THE BBC NEWS on Wednesday night broadcast a report on victims of the Manchester bombing. The reporter concluded his piece with the following poignant words: “Look into these faces, and youth and optimism beam back at you.”
That sentence captures the full impact and the human devastation caused at Manchester with the killing and injury of so many children, teenagers and young adult people.
What happened in Manchester was mass murder. It occurred at a time of apparently growing numbers of indiscriminate attacks against innocent civilians across mainland Europe.
These actions seem to be designed to provoke mass hysteria and repressive reactions from the states which have been targeted.
This is an era of unprecedented global instability, particularly within the Middle East, Asia and Africa.
The divide between rich and poor, and inequality is growing in both the Northern and Southern hemispheres. Children are dying everyday as a result of malnutrition, drought, hunger and poverty.
Global extremism in the form of violent fundamentalist sectarianism, and right-wing populism and xenophobia has been on the rise.
The so-called Islamic State or ISIS is one example of this trend.
Mass murders of innocent children in Europe are mirrored by similar atrocities taking place continually in places like Yemen, Syria, Iraq and Afghanistan. Many people will draw inevitable parallels between the recent attack upon children in Manchester and the indiscriminate killing of children in Gaza.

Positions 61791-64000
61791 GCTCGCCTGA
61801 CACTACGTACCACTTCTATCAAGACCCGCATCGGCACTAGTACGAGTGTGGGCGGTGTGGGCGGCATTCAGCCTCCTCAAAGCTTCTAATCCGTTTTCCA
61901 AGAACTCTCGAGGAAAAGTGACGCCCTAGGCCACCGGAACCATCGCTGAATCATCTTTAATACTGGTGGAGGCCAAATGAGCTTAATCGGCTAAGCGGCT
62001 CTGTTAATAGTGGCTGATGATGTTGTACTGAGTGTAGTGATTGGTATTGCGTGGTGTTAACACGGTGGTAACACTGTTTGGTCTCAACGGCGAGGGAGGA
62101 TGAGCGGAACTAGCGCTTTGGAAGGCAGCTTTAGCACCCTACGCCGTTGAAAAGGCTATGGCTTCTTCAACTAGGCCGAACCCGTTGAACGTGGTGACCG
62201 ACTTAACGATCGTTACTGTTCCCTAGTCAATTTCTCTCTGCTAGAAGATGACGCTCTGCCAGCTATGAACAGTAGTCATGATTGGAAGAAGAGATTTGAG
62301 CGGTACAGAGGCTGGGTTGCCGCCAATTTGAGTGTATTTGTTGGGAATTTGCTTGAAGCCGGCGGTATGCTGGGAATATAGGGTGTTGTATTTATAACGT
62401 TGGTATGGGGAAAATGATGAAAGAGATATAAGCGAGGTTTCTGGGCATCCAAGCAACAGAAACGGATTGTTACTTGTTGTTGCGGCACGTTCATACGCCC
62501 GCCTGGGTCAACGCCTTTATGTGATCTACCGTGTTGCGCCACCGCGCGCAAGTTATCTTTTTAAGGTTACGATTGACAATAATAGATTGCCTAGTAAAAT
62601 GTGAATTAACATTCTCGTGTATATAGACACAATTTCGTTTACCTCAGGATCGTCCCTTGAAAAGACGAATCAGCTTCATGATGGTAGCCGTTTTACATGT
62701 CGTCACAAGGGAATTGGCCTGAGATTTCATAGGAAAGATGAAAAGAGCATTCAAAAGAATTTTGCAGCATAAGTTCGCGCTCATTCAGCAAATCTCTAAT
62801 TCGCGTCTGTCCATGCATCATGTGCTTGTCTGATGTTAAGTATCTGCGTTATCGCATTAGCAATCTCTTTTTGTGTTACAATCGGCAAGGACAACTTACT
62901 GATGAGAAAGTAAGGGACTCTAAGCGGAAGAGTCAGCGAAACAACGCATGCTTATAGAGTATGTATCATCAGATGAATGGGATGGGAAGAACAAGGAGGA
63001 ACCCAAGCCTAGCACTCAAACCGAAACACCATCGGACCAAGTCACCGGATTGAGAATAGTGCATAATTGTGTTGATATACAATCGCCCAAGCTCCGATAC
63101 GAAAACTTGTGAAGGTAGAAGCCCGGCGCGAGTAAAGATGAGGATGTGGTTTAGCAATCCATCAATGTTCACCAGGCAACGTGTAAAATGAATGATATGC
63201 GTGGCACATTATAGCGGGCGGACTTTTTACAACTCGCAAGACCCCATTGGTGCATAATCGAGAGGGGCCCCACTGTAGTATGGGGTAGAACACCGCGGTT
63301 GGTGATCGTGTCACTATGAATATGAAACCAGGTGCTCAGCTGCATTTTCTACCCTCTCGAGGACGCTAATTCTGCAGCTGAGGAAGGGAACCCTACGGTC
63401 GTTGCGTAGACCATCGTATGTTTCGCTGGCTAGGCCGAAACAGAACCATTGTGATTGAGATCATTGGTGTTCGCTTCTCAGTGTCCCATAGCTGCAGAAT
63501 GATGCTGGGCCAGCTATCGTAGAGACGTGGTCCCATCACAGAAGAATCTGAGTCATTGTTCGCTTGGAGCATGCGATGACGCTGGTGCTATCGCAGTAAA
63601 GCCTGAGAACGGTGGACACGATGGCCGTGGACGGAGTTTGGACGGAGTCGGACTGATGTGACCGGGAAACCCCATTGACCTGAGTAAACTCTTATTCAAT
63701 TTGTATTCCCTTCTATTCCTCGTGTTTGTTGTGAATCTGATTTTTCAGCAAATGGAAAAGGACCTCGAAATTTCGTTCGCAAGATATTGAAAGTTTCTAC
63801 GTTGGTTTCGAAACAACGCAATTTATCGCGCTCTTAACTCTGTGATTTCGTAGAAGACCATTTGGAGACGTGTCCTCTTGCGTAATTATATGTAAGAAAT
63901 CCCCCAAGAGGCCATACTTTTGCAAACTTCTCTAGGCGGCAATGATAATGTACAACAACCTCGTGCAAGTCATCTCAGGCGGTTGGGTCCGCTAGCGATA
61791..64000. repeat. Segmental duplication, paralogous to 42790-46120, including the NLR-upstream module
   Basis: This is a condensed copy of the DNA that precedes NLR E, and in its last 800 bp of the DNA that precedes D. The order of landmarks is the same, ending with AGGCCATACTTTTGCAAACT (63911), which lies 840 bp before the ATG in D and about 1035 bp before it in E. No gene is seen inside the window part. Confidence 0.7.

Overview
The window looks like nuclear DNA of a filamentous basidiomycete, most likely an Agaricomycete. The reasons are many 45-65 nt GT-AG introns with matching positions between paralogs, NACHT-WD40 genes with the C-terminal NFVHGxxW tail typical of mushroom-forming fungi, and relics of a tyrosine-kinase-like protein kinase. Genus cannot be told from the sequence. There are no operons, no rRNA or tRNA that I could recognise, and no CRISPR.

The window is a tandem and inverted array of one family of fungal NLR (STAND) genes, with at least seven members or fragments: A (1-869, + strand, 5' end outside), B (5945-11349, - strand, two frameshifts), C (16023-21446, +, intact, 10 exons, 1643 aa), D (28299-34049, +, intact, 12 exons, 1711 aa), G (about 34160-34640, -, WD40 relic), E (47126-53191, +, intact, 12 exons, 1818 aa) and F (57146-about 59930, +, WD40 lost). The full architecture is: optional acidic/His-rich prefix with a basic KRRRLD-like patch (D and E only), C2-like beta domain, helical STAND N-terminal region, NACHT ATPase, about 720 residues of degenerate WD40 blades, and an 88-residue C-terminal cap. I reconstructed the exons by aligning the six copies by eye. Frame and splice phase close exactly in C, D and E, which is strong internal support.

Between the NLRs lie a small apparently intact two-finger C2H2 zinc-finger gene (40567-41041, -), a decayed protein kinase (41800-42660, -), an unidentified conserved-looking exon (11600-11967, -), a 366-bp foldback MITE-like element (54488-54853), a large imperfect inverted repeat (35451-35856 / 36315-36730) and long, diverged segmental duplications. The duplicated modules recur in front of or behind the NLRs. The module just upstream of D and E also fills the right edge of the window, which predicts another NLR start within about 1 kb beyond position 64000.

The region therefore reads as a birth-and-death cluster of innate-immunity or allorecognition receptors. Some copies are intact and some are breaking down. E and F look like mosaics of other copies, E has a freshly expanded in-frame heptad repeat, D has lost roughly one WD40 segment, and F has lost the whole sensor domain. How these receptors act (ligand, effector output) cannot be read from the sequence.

The terrible events taking place in the Middle East and elsewhere are the consequence of historic and present day Western powers’ imperial and colonial expansionism and interference.
The phenomenon of ISIS personifies a total violation of human dignity and democratic norms.
Its claim of responsibility for the Manchester massacre has been rightly condemned from across the political spectrum. Perversely some in Ireland have tried to cynically exploit this tragedy to mount gratuitous political attacks against Sinn Féin.
There is no justification for what happened in Manchester.
This atrocity must refocus our collective responsibility to develop a better world, based on global peace and solidarity; free from poverty and injustice; and, in which young people can thrive and prosper on the basis of equality and inclusion.
There is no distinction between the carnage and suffering which results from all wars.
Acts of war can never be romanticised regardless of the wider context in which these occur.
The battles of the Somme, and Messines, the massacres at Auschwitz and carpet bombing of Dresden, the use of atomic bombs at Hiroshima and Nagasaki, and, the invasion of Iraq were all horrific events caused by the decision of governments.
In the Irish context no right-thinking republican has ever glamorised war, or indeed the actions of the IRA, in this or any previous generation. There was never a ‘good old IRA’ as some of the Irish revisionists purport to suggest.
To assert that a political context forced the use of armed struggle as a last resort, cannot disguise the massive human suffering caused by IRA actions.
The IRA leadership said that publicly in 2002.
Expressing remorse and regret for death and injury during the political conflict could move us all close to a healing process.
That should not be confused or devalued with attempts to seek repudiation of political responsibility or allegiance.
There were different sides in the Irish conflict and there are multiple narratives.
There are issues about our past upon which we will have to agree to disagree.